Robert Leger, SPJ President, 417/836-1113 or cell: 417/848-7520, or firstname.lastname@example.org
Al Cross, SPJ Immediate Past President, 502/648-8433 or email@example.com
FORT WORTH, Texas – Tom and Pat Gish, owners of a crusading weekly newspaper in southeastern Kentucky, received the Helen Thomas Award for lifetime achievement at the Society of Professional Journalists convention last Saturday in Fort Worth.
“The phrase ‘lifetime achievement’ can connote many things. For tonight’s award winners, it means a life consumed – and sometimes put at risk -- by the journalism they have practiced for 45 years in Letcher County, Kentucky,” outgoing SPJ President Al Cross said as he presented the award. “Their careers could make a great book or even a motion picture.”
The award is named after longtime White House correspondent Helen Thomas, a living icon of journalism for her dogged pursuit of the truth in a career that has spanned almost 60 years. Thomas received the first award two years ago.
Since 1957, Tom and Pat Gish have published The Mountain Eagle, a weekly newspaper in Whitesburg, Ky. “They have taken on corrupt politicians, lousy schools and rapacious coal companies, and suffered for it,” said Cross, political writer and columnist for The (Louisville) Courier-Journal.
In 1974, the newspaper office was firebombed, and a Whitesburg police officer was found guilty of hiring some young men to torch the paper. For some years after that, the Gishes struggled hard to even put out a paper and make ends meet, as advertisers stayed away, their fellow citizens shunned them and their children were harassed at school. But through it all, Tom Gish told the convention crowd, the people of Letcher County stuck with them, and finally the advertisers returned.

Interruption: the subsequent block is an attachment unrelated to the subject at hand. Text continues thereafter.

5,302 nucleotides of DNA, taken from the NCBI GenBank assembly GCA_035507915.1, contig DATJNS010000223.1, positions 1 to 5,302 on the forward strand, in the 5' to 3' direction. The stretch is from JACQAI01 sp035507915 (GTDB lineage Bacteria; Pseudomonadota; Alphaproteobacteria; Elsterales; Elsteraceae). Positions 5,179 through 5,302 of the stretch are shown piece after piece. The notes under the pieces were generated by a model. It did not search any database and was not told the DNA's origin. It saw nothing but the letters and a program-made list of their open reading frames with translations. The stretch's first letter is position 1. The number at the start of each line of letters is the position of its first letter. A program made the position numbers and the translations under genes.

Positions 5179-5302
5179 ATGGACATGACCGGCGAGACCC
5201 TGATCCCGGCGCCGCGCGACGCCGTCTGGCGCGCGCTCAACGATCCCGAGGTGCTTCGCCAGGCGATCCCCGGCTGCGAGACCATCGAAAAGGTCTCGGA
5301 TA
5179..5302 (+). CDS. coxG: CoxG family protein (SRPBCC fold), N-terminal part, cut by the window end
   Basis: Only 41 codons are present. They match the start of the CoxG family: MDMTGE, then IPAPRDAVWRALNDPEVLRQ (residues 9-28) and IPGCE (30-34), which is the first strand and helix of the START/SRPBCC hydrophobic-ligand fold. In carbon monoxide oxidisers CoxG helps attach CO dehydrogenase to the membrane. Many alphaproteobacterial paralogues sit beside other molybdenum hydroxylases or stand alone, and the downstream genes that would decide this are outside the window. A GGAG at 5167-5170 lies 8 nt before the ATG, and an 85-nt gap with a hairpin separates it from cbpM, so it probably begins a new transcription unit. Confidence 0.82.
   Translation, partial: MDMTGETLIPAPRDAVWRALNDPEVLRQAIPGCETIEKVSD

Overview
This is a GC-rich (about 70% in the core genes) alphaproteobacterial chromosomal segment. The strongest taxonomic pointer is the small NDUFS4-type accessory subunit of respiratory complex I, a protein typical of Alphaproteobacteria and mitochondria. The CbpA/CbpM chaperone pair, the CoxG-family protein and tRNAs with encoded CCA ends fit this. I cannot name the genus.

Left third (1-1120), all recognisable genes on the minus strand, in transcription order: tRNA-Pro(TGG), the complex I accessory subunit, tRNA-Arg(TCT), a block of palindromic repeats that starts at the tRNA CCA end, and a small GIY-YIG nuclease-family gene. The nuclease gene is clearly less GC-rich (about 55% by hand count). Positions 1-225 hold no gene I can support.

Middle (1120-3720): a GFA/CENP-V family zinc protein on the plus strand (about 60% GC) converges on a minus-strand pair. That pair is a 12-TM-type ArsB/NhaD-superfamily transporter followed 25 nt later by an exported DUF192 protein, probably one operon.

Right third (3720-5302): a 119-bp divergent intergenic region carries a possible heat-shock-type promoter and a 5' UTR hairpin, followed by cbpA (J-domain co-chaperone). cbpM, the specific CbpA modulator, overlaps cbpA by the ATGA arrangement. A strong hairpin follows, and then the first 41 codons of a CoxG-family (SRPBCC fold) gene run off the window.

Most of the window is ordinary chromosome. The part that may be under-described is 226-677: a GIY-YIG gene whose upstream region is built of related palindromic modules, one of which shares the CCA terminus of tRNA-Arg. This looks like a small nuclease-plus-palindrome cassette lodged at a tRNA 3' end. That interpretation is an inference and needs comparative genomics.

The Gishes were presented a glass sculpture and a plaque saying that the award was given “in honor of your lifelong dedication to the core journalistic missions of informing and respecting your readers, setting the public agenda, and holding accountable not only public officials but business interests that affect your readers’ lives. Against daunting odds and many tribulations, you have been an inspiration to generations of American journalists and an example for community journalists worldwide.”
The Society of Professional Journalists works to improve and protect journalism. SPJ is dedicated to encouraging the free practice of journalism and stimulating high standards of ethical behavior. Founded in 1909 as Sigma Delta Chi, and based in Indianapolis, SPJ promotes the free flow of information vital to a well-informed citizenry; works to inspire and educate the next generation of journalists; and protects First Amendment guarantees of freedom of speech and press.